WhatsApps from Heaven
Bereavement in the Twenty-first Century
This is a book about bereavement and also about the many extraordinary happenings and signs from the afterlife that then followed. Louise talks about her personal experience of grief, in all its facets, and in a way that will resonate with readers who are bereaved. She also details, in careful and precise language, the succession of signs that she received, apparently from her husband after his death. She describes how to start with she was very sceptical and looked for all sorts of other explanations, but eventually, she came to accept that the signs, including WhatsApps and dematerialisations, must have come from her husband's spirit in the afterlife. She explains how these signs have completely changed her understanding of life and death. This book should bring comfort to the bereaved, and will encourage those left behind to recognise signs that are sent to them by their loved ones.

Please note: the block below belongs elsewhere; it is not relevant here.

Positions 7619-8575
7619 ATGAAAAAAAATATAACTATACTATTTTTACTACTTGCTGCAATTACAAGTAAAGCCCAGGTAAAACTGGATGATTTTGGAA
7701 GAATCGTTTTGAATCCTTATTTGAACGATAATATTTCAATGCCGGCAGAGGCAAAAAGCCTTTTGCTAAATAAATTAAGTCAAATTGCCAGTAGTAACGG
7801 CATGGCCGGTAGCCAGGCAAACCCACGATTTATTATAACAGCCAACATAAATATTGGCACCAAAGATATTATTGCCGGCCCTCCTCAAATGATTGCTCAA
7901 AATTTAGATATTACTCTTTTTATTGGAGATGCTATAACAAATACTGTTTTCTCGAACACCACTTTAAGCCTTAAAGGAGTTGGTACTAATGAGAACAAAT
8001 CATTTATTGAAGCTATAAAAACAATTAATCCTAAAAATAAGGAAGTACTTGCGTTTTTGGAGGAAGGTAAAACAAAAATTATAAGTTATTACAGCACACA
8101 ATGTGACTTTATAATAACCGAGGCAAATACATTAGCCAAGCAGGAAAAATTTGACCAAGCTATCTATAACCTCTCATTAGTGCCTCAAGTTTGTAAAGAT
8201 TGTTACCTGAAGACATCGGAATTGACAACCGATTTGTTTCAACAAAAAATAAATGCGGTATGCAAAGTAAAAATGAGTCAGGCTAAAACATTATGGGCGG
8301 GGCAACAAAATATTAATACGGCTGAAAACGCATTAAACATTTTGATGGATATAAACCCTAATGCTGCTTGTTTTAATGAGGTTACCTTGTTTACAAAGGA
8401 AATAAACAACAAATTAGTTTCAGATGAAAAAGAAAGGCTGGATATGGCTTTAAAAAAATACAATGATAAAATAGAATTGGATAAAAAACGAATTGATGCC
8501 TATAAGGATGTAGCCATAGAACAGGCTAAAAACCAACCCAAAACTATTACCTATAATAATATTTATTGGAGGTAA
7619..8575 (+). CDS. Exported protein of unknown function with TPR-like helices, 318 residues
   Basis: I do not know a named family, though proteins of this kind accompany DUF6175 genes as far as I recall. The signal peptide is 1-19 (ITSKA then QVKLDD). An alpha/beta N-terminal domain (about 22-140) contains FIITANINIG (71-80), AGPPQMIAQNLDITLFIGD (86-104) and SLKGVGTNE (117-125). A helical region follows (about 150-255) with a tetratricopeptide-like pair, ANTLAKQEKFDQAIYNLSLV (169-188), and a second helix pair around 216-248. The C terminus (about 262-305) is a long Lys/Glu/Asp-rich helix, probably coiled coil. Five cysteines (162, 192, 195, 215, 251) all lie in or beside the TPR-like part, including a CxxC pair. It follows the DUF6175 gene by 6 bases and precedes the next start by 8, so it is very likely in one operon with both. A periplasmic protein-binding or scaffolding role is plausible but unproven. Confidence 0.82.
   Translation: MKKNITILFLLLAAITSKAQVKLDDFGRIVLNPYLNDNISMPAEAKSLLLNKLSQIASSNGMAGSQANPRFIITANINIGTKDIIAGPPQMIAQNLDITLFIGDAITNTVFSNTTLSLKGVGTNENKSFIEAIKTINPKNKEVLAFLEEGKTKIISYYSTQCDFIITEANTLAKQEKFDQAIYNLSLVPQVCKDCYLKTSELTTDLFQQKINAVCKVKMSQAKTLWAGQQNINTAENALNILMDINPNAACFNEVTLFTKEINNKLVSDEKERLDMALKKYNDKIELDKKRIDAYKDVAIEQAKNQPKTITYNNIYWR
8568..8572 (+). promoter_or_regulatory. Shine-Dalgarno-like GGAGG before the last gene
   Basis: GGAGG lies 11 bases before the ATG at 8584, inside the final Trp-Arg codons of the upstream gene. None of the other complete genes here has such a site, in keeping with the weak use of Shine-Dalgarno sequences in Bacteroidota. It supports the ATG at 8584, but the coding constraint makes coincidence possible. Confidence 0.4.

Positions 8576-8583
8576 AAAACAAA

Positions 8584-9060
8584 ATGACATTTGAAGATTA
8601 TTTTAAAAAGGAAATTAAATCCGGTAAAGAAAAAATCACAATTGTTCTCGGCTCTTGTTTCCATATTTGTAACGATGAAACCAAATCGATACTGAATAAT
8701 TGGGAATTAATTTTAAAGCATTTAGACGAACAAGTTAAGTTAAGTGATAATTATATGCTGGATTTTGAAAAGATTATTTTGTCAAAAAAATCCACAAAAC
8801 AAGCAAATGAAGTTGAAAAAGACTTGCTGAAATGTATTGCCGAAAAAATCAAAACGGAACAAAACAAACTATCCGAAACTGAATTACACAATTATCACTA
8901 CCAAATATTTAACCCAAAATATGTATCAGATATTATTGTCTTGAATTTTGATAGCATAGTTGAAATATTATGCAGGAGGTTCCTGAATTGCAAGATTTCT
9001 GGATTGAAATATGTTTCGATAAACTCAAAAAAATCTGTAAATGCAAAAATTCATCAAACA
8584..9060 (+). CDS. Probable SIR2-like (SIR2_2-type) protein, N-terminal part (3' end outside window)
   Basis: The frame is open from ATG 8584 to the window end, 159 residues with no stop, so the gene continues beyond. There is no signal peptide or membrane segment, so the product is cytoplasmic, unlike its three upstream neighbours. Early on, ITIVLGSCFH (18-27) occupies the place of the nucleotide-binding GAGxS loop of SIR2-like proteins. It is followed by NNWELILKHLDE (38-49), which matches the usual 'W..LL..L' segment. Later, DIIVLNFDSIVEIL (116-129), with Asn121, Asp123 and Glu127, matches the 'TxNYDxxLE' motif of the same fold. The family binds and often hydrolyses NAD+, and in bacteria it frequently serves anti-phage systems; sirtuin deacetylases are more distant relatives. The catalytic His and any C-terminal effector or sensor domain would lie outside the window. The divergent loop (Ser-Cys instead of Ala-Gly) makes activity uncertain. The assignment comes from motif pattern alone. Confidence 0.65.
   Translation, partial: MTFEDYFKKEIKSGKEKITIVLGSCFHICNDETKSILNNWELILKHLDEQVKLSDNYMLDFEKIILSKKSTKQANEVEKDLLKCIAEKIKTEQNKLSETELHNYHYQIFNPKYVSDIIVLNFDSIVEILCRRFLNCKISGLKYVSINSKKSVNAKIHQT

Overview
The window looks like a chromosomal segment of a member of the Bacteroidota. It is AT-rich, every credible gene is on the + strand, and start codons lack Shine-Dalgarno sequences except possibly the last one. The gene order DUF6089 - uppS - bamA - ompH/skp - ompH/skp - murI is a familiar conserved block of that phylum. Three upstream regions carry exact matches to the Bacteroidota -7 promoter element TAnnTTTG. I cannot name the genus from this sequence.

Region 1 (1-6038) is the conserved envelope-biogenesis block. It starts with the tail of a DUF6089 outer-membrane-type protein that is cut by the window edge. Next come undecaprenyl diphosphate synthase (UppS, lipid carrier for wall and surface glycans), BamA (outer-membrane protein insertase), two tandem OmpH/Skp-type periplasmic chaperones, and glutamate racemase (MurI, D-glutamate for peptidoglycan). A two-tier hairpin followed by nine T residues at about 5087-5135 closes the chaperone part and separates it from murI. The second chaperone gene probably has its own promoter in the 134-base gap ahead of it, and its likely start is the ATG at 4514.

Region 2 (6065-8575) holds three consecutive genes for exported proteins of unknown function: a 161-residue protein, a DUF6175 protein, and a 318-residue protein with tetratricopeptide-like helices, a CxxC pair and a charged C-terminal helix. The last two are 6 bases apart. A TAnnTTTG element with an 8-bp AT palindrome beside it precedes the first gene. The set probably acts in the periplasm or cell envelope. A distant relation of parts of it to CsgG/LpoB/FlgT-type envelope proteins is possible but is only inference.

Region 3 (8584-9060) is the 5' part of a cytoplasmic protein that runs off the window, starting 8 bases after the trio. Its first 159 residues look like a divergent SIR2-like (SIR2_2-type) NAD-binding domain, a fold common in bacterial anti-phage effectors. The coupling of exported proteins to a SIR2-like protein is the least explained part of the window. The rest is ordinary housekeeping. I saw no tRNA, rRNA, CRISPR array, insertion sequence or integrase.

Hamlin debuts with an uplifting if far-fetched account of her search for answers about what comes after death. After Hamlin's husband, Patrick, died of cancer in 2019, she was frustrated by the clergy's noncommittal responses to her inquiries about the afterlife, until a hospital chaplain's certainty encouraged her to seriously consider the possibility of life after death. Despite having "no religious faith," Hamlin, spurred on by a close friend and spiritual healer, began to ask for signs from her husband. Early on, she asked Patrick to send her a white feather and later received a WhatsApp message from a friend who, unaware of Hamlin's cosmic request, reported that white feathers had floated down to her while she gardened. The synchronicities accumulated from there, with lights turning on inexplicably, pens going missing, and largely unintelligible WhatsApp messages coming in from friends who claimed not to have written them. As the author read up on the afterlife and visited mediums, she found comfort in her blossoming conviction that the "spirit survives, and so does love." The story sometimes comes across as a collection of portentous incidents rather than a coherent narrative, and skeptics will remain unconvinced, but the mystically minded will find pathos in Hamlin's trajectory from agnostic to believer. This has its charms.